There are four teams to watch on draft night that have three 1st round picks: the Sixers, Suns, Celtics, and Nuggets. The Wolves may be able to work out a deal that allows the Wolves to acquire a veteran and a later pick. If somehow the Wolves end up moving down, I still love Timothe Luwawu and Wade Baldwin. I don’t know if either worked out for the Wolves, but I will dream. The Wolves do happen to love Ben Bentil, which will be something to watch for in the late 1st round and 2nd round.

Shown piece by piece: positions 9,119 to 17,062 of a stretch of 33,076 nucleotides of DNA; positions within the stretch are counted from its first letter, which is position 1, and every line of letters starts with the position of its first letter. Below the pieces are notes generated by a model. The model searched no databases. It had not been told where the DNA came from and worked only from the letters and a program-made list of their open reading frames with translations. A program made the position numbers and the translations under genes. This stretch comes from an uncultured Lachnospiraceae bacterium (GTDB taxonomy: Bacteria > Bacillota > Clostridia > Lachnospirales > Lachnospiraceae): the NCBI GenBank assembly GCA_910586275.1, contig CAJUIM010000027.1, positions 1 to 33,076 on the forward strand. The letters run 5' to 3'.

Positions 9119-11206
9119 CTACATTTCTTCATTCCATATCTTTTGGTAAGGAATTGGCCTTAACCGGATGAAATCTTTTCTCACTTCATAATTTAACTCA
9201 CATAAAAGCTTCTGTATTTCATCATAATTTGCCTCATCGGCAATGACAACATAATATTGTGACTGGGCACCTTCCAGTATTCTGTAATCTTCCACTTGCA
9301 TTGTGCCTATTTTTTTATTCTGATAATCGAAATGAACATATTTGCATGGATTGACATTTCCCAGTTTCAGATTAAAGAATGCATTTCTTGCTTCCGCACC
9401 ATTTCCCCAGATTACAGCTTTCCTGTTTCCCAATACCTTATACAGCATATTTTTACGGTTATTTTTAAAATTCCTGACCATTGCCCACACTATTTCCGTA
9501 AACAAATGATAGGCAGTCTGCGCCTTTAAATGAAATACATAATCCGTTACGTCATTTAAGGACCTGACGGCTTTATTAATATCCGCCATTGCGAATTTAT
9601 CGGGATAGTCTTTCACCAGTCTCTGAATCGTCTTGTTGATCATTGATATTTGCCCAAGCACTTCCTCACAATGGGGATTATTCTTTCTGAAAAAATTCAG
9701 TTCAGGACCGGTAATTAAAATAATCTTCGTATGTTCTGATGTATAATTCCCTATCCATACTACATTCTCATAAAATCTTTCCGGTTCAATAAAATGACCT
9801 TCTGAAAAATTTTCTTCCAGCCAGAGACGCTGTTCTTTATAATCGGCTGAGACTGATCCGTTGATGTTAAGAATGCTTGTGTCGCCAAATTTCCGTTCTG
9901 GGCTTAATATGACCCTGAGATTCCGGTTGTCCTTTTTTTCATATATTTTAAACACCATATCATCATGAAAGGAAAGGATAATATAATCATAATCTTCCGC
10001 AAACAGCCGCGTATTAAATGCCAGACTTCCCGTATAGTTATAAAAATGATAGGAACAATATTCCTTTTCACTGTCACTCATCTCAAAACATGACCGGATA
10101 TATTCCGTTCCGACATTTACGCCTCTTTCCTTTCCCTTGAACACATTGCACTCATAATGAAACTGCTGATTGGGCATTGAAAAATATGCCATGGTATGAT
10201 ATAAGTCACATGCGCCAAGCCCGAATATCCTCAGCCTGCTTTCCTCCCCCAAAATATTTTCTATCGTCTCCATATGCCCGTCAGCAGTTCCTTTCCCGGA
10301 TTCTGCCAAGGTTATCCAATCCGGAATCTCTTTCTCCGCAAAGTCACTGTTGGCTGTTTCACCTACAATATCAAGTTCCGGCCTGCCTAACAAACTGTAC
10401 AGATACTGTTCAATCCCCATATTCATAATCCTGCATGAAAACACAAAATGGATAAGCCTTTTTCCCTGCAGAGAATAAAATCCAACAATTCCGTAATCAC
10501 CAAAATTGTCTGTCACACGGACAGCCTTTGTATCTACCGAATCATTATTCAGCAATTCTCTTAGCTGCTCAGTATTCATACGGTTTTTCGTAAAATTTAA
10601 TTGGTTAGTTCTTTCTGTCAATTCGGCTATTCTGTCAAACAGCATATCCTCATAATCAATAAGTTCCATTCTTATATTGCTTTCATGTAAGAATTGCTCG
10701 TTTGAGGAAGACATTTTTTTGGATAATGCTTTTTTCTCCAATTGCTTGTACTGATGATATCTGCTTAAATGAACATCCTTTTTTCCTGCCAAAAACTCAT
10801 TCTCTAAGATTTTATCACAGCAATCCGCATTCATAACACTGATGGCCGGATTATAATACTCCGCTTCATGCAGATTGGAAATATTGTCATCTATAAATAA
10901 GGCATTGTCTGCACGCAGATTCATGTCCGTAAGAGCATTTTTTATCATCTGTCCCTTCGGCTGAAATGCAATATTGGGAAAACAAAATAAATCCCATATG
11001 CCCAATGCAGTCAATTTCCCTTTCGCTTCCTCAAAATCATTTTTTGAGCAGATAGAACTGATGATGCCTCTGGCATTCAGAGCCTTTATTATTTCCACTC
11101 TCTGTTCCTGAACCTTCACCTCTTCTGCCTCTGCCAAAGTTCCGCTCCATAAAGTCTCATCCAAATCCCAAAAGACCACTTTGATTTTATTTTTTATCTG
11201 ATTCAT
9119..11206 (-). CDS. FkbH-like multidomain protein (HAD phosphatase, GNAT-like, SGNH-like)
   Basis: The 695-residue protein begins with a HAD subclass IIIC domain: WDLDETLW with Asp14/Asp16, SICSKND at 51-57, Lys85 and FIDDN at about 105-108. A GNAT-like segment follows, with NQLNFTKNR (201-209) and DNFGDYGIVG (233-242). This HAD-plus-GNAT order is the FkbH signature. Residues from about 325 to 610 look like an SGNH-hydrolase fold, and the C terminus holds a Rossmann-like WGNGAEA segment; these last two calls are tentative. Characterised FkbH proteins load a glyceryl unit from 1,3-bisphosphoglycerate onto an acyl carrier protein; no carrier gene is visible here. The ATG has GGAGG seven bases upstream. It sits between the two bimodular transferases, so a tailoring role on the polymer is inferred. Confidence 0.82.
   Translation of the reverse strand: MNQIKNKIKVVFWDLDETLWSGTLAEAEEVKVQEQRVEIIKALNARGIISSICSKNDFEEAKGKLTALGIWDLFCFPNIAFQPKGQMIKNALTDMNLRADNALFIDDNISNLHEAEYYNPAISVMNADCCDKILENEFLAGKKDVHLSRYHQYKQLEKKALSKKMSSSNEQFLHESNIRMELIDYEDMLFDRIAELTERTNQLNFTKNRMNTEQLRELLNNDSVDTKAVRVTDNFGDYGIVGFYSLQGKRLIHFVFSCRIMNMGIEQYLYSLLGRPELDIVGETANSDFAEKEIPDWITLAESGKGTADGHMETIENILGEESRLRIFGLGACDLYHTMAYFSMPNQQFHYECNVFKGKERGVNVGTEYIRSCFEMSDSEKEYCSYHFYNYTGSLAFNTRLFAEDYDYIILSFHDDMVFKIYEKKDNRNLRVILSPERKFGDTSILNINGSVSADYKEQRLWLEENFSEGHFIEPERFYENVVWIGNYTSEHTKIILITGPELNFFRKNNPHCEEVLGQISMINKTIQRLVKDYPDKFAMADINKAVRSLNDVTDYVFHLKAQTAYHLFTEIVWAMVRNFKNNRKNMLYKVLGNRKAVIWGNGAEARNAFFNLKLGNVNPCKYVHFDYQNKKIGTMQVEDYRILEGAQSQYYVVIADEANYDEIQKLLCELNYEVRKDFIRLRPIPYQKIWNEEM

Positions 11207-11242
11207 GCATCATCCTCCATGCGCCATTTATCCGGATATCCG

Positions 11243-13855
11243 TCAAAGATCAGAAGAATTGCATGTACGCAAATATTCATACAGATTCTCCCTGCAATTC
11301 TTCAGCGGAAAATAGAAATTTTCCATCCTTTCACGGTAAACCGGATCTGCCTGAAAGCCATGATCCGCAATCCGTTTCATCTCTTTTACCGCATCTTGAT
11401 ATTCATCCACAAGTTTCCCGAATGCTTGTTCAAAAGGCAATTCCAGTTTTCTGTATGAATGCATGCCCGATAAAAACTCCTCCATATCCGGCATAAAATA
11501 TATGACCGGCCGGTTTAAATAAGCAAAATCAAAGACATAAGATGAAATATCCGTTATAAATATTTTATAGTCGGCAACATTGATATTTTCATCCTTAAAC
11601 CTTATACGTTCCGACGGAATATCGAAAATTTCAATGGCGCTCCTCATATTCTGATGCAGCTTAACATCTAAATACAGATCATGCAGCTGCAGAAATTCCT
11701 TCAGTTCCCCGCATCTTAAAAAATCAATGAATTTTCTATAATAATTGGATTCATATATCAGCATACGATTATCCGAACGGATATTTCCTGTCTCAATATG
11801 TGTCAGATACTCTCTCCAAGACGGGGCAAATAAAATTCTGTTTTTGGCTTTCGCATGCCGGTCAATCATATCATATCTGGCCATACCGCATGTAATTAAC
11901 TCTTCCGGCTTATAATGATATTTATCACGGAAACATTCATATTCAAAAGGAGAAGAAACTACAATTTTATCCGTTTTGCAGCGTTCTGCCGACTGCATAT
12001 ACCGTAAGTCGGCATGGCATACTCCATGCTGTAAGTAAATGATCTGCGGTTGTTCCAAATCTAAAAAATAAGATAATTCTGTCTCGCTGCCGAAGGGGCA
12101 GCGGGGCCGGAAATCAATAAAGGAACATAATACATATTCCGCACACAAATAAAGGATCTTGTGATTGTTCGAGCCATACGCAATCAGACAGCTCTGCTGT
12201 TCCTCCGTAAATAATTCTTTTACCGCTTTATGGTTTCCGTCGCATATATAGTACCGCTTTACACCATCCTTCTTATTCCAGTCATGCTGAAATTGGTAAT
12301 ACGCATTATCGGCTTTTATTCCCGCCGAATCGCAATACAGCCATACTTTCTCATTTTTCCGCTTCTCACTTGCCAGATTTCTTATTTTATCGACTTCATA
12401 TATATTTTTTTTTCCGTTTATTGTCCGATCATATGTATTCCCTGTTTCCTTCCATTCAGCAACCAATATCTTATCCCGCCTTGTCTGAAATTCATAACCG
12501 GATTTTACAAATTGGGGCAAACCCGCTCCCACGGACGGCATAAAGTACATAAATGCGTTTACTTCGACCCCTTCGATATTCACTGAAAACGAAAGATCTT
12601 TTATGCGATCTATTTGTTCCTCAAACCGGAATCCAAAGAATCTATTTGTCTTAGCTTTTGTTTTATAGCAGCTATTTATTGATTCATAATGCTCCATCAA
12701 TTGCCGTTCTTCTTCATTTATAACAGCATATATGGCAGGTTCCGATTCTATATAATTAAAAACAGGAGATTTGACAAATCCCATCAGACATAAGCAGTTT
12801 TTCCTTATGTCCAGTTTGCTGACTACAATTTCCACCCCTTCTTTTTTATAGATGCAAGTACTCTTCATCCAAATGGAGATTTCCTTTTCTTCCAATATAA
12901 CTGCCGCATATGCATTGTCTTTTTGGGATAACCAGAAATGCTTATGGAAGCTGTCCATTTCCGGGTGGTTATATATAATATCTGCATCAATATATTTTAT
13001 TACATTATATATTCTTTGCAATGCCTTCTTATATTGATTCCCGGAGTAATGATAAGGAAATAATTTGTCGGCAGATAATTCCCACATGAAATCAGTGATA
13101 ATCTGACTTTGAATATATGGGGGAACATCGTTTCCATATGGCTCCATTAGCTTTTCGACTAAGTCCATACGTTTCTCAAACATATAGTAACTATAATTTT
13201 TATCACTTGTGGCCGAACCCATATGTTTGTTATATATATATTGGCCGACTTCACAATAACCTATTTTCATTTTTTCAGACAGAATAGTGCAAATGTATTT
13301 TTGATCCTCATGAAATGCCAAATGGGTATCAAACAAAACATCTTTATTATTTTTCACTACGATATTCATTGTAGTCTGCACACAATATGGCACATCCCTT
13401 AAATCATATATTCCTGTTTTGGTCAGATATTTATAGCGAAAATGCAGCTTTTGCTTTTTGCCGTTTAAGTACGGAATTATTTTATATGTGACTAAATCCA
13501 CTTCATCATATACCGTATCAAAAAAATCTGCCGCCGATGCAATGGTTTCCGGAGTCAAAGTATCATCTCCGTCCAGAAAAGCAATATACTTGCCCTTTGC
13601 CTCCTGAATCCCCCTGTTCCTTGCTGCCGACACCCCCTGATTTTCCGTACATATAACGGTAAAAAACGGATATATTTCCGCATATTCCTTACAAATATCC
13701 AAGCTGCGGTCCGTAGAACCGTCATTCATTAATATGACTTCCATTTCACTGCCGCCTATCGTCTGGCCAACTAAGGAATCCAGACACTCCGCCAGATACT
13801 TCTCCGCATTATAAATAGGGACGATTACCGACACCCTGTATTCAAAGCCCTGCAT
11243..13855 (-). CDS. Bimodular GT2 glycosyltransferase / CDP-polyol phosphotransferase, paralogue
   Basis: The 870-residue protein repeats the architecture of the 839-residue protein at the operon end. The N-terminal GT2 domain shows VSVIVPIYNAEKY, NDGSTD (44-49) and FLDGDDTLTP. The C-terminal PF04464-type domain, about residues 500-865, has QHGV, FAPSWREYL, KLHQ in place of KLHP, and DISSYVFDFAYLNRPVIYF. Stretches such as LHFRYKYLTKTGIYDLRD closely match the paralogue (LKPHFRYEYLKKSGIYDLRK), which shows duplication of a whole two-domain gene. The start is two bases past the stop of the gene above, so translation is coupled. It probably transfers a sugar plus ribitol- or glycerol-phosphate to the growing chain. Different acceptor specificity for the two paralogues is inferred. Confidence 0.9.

For the next few hours, I will be watching for #WojBombs and hoping something crazy happens. As a life-long Wolves fan, especially during the rebuilding phase, the draft is our playoffs. Let’s add another brick to the Rebuild!

The Timber Rebuilder.

PS – I will be at the Wolves draft party. Tweet us if you are going! @timberrebuilder